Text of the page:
We have recognized ourselves as fragile in our intellectual capacity for prediction – which turned out to be incapable of predicting an infection that simply represents the last one in a chain of infections from a virus. We are fragile in our desperate desire to be present, physically in the world, and to delay the prospect of our death – in the face of a pandemic that like a storm (the beautiful metaphor of Pope Francis) and yet without being a war, has swept hundreds of thousands of living bodies from the surface of the world.
We must, I believe, accept and work on this unveiled and in many ways unexpected Fragility. And perhaps the only way to use this fragility as a fertile company, and not just as a trembling weakness, is to critically rethink our centrality on the planet, our place at the center of the stage on the pedestal of life.
Which anthropocentrism? Reasoning about a new Anthropocentism does not necessarily mean choosing a decentralized position and lulling oneself into a sort of ontological relativism, but rather favouring a sort of double simultaneous movement.
On the one hand, learning to conceive human life by understanding it as that of a living species immersed, like the others, in the great miscellany of Life (as Emanuele Coccia keeps reminding us). This means measuring and calibrating every gesture, every policy, every decision that operates in the present of the world and of cities and spaces, taking into account the perspective, expectations and needs of other living species. It means to decentralize oneself starting from an empathic point of view, which assumes the point of view of the other – that of every living species – as a necessary resource for every action in the world. Therefore, as a measure and potential correction (both in the sense of resizing and in that of extension) of our actions.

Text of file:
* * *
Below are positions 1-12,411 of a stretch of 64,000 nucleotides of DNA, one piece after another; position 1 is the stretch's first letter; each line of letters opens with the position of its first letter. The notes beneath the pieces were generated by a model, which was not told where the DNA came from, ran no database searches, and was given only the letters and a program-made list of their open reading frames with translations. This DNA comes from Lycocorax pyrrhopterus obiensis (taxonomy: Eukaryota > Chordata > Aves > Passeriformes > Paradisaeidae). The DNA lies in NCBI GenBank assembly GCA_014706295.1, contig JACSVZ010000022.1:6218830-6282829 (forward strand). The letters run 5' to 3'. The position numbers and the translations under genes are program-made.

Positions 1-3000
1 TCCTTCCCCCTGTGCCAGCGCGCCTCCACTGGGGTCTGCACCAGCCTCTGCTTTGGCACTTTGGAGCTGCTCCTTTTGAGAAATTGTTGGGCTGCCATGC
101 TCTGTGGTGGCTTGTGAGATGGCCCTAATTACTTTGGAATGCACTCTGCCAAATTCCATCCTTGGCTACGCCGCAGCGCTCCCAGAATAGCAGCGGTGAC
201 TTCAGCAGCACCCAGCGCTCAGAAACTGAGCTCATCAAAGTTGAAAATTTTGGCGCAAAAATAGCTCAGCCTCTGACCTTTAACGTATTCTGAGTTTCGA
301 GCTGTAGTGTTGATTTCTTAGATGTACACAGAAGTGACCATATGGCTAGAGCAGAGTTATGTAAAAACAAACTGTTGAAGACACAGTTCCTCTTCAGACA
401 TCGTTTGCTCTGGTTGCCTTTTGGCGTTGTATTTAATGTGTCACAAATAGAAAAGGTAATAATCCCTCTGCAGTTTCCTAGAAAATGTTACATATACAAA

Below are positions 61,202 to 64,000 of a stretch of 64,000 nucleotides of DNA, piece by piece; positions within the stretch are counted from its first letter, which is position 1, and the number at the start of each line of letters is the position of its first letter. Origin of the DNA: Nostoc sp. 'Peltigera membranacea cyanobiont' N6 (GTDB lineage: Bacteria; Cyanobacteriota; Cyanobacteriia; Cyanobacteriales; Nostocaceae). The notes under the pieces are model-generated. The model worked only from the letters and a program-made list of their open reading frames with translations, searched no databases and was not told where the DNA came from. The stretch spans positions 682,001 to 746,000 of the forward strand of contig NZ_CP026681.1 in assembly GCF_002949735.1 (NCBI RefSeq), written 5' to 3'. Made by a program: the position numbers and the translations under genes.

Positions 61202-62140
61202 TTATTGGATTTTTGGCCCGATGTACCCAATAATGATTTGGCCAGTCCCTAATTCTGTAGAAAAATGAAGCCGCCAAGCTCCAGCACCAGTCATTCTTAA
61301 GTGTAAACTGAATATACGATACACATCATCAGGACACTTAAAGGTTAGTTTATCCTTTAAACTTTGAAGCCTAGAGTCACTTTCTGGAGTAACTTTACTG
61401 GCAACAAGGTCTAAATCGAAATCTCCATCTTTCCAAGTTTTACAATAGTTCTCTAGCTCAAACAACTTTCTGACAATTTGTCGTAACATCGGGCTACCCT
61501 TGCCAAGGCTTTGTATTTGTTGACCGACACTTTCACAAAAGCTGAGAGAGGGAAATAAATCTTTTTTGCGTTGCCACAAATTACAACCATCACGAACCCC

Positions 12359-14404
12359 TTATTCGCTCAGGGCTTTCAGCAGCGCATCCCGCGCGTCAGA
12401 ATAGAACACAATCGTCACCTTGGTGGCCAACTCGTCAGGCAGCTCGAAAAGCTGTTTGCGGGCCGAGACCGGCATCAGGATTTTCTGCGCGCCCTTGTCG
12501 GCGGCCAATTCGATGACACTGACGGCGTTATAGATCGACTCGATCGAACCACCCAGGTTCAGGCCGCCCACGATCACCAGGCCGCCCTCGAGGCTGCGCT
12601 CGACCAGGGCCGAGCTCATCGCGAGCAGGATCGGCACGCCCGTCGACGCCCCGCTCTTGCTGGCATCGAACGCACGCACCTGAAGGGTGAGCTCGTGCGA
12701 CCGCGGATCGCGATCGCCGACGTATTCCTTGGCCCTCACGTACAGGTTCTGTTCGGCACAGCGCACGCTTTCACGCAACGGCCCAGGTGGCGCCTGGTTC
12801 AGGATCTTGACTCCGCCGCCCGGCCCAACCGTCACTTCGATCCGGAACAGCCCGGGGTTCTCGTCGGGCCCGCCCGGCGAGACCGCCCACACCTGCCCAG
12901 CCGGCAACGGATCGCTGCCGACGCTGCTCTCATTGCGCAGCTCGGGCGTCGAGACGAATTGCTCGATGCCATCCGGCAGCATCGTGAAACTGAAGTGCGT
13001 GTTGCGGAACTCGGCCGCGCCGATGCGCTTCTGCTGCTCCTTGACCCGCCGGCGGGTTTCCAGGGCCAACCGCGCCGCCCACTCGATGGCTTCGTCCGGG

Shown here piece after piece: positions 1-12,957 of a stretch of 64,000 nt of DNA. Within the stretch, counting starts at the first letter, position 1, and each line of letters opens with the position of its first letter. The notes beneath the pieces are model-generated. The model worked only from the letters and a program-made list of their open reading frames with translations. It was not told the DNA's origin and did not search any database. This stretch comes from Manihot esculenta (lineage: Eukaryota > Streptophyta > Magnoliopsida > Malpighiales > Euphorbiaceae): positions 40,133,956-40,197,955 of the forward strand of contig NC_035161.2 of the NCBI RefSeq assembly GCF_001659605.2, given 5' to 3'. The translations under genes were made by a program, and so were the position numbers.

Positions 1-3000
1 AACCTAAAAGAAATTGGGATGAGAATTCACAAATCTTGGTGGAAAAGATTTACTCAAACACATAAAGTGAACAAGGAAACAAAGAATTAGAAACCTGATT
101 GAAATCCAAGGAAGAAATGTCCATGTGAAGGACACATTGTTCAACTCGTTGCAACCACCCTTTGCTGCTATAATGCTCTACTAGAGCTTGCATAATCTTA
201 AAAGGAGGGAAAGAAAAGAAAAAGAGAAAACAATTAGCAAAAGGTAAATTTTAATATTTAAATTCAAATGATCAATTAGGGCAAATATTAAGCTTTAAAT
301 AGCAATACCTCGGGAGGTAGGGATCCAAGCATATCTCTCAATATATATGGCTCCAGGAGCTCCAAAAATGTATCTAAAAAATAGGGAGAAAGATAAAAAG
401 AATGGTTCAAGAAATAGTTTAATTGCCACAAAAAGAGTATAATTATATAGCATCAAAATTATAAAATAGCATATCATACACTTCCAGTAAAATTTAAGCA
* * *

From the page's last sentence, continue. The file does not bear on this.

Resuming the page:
On the other hand, it is indisputable that this decentralization is born and now creates the conditions for a cognitive strengthening. Not only because, as James Lovelock and Ersilia Vaudo Scarpetta showed us, the vision of the earth as a unitary ecosystem was born from a visual, optical decentralization - that of seeing us from the Moon or Mars; a decentralization that needs all our wisdom, technology and I add a will to dominate the world.
But also because the movement towards taking on the gaze of others requires a gigantic cultural and cognitive leap, which questions our cultural and scientific capacities. It asks us to transform a conquered fragility into the conscious strength of a new type of intelligence of the species. We must be aware though that this new intelligence will first of all have to come to terms with not only economic and social but also cultural imbalances, which still condemn our species to unacceptable forms of racism and contempt for minority rights.
The Unknown World In the gigantic portion of the world that we do not yet know, we will have to introduce the point of view of minorities, of those who have no voice, of those who live in unacceptable conditions of poverty and lack of rights, of those who pay for all the effects of global warming, desertification, the lack of water and food.
With the 23rd International Exposition we would like to understand how to stage, and show, the crucial interweaving of the 4 crises that upset our lives today and the cultural, political and research projects that aspire, thanks to a new anthropocentrism, to face them with a new courage and a new determination.